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A Modern Stone-Age Fantasy : When other kids were getting in trouble, Brian Levant made movies and watchedTV. Now the child of television has a dream project. He's directing John Goodman andElizabeth Perkins in the big-budget, live-action film "The Flintstones."

March 18, 1993|ROBERT W. WELKOS | TIMES STAFF WRITER

Fred Flintstone's pal Barney Rubble is squatting on the ground trying to rub two sticks together when he suddenly looks around and puts the sticks down.

"It's finally happened, Betty," Barney laments. "I've become my father."

As Brian Levant recounts the line of dialogue, he lets out a laugh.

"Now, that's a different joke than a man just riding a dinosaur," he says.

Levant uses the joke to illustrate the levels of humor he will attempt to mine for children and adults when he directs "The Flintstones." The big-budget, live-action film from Steven Spielberg's Amblin Entertainment goes before the cameras in mid-May. Based on the Hanna-Barbera cartoon characters, the movie will star John Goodman as Fred, Rick Moranis as Barney and Elizabeth Perkins as Wilma (Betty has yet to be cast).

For Levant, who last year directed the hit canine comedy "Beethoven" (worldwide grosses of $142 million), it could justifiably be said that in making "The Flintstones" he has finally become his children.

How else do you explain a 40-year-old who proudly displays a 140-piece collection of Flintstones' memorabilia he has spent years assembling that includes a 1962 Fred Flintstone doll with green hair and a replica of Fred and Wilma's stone abode with a slab roof that when removed reveals a cereal bowl?

Holding up a stuffed toy Brontocrane, he remarks: "I found this in a junk store in Arizona."

How else do you explain a 40-year-old who gets excited merely recounting how a few weeks ago he jumped into the driver's seat of a "Flintstone Flivver," a life-size vehicle with big rollers at both ends that will serve as Fred and Wilma's mode of transportation in the film?

"This was like the most fun you can have!"

So it doesn't turn on a dime. So you have to start it up with your feet.

"It's just wild!"

And that's just one of the crazy gadgets being created by the film's production wizards.

There is also the "LaSabretooth 5000" car (petrified wood chassi, stone fin, giant rubber band for an engine) and a host of animatronic creatures, including the Brontocrane, a sabertooth tiger housecat, Dicktabird office equipment and, of course, Dino, who will be operated by a human on all fours with leg extensions.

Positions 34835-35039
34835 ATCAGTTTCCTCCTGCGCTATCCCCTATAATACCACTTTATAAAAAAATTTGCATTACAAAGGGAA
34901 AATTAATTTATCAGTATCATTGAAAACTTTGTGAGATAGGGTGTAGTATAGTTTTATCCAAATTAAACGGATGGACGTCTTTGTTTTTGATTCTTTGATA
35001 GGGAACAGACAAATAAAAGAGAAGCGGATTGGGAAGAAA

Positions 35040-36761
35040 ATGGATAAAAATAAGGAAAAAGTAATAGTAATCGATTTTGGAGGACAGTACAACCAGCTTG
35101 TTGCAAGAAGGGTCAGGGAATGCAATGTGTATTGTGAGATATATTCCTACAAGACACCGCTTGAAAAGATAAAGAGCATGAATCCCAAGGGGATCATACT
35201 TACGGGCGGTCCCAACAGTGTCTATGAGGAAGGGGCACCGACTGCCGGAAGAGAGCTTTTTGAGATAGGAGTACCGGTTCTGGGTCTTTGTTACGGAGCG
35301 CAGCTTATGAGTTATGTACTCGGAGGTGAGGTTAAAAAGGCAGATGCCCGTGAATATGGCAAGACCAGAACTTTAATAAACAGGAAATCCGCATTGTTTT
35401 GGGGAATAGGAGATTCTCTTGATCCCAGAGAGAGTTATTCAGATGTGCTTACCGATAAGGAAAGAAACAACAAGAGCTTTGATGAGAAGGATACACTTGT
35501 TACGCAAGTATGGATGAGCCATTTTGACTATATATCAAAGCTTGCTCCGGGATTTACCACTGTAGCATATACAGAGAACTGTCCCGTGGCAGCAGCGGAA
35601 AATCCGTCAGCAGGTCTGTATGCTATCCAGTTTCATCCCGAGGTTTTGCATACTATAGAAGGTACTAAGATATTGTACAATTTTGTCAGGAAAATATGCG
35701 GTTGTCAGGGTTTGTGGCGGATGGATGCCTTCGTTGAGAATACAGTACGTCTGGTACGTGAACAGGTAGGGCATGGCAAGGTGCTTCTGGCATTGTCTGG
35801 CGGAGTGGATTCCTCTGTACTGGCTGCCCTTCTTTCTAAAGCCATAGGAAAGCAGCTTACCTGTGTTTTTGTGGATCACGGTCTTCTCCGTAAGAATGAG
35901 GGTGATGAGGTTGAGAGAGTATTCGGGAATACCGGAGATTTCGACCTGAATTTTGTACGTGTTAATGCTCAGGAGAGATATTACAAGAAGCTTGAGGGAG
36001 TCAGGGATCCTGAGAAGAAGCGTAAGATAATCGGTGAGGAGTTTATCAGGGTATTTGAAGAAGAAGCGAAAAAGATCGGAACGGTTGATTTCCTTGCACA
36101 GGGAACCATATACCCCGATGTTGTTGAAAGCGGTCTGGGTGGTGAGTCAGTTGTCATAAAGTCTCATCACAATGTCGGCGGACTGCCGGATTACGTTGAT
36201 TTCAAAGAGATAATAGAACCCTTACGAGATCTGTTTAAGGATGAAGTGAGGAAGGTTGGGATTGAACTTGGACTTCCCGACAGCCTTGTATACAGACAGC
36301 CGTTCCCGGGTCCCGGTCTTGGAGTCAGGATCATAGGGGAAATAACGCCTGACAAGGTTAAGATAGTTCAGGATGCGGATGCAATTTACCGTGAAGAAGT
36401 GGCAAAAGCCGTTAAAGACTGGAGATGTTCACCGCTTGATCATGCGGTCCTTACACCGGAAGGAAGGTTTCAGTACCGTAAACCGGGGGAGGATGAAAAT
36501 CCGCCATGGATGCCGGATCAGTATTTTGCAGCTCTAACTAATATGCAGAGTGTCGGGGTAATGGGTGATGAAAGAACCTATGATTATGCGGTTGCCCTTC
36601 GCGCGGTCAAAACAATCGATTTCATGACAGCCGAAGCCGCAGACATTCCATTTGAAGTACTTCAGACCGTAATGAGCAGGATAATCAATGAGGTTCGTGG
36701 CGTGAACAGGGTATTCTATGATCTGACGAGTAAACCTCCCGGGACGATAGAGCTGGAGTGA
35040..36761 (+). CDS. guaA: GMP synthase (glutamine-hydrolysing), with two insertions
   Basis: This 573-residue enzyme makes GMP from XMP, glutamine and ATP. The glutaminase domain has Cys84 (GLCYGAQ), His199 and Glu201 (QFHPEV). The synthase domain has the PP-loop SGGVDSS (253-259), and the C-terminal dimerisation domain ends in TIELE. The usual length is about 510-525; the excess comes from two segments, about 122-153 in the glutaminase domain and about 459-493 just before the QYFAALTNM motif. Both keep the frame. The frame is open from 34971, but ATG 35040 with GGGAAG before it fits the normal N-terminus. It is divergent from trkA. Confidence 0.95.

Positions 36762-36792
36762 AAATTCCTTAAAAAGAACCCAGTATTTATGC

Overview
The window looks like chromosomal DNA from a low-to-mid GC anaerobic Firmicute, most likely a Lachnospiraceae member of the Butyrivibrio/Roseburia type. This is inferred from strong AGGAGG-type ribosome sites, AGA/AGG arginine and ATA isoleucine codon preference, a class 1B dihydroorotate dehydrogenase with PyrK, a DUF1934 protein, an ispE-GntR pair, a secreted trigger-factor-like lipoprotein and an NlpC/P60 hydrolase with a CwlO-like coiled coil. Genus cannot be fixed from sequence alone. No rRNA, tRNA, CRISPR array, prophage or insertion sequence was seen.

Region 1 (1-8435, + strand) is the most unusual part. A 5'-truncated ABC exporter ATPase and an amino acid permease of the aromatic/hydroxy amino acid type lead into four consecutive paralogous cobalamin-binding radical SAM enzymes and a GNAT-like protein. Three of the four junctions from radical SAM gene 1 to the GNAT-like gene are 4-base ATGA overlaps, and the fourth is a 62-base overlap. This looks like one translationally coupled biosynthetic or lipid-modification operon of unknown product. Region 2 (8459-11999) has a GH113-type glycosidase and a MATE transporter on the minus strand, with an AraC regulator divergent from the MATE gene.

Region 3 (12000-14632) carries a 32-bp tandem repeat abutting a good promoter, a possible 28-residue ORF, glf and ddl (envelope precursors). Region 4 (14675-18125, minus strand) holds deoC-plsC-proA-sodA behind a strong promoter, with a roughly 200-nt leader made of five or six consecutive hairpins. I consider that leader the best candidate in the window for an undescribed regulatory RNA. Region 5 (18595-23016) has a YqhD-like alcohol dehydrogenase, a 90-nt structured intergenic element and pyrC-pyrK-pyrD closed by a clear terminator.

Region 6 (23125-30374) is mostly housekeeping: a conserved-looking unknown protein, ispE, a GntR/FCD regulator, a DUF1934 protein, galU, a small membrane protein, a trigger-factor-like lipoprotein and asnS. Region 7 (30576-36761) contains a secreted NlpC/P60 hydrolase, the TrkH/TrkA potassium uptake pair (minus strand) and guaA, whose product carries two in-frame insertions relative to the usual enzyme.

Levant said everything about 'The Flintstones' will be big.

Even Fred's closets.

"They're a little deeper because the hangers are carved out of stone."

Even Fred.

"We want (Goodman) to be big and loud and gruff and wear his emotions on his outside. To me, you can't imitate Fred Flintstone. Then you're doing a sketch. We need to bring Fred Flintstone to life and feel the full range of emotions with him so at the end of the movie you haven't had a snack--like a sketch on 'Saturday Night Live.' You've had a full meal."

He said the filmmakers even spent a half-hour one day trying to figure out what kind of door handle should go on Fred's front door.

If Levant sounds like a child romping through a giant toy store, well, he is.

Growing up in the Chicago suburbs, Levant said he knew he wanted to write for television from the days he watched "The Dick Van Dyke Show."

"You watched people sitting around a room throwing darts and making jokes all day," he said. "I said, 'Now that's a way to make a living.' "

As a student at Highland Park High School, Levant was one of the guys who were always walking around the schoolgrounds with movie cameras.

"When I was in high school, everybody was out doing drugs and I was staying home because I wanted to stay up for the Marx Brothers."

The irony would not hit him until years later, but the shows he watched after school would later have a direct impact on his life. At 3:30 p.m., there was Bugs Bunny. At 4, "Leave it to Beaver." That was followed by "The Flintstones" and then "The Dick Van Dyke Show."

"I did ("The New Leave it to Beaver"). I have a Bugs movie going. I'm doing 'The Flintstones.' And, when I first wound up here . . . my next door neighbor was Richard Deacon, who was on 'Leave It To Beaver' and 'The Dick Van Dyke Show."'

He met his wife, Alison, when she was 5 and he was in 5th grade. Today, they have three children "in the 'Father Knows Best' alignment" (boy in the middle).

Levant is so emersed in the television culture of his youth that, like many Baby Boomers, he instantly recalls the theme songs to popular TV shows. During an interview, for example, he proved he could hum the theme to "The Rifleman" and sang the lyrics to "Cheyenne."

He said he not only collects Flinstones' memorabilia, but has also stocked the shelves of his home with memorabilia from "Howdy Doody," "Popeye," "Leave it to Beaver" and "Pinky Lee."

In fact, Levant counts as one of his life's cherished moments working with Buffalo Bob Smith, the host of the "Howdy Doody."

"There was something about being around him that was so comforting," Levant recalled. "He asked me, 'How are you today?' And I said, 'Fine, Buffalo Bob!'--I actually called him Buffalo Bob!"'

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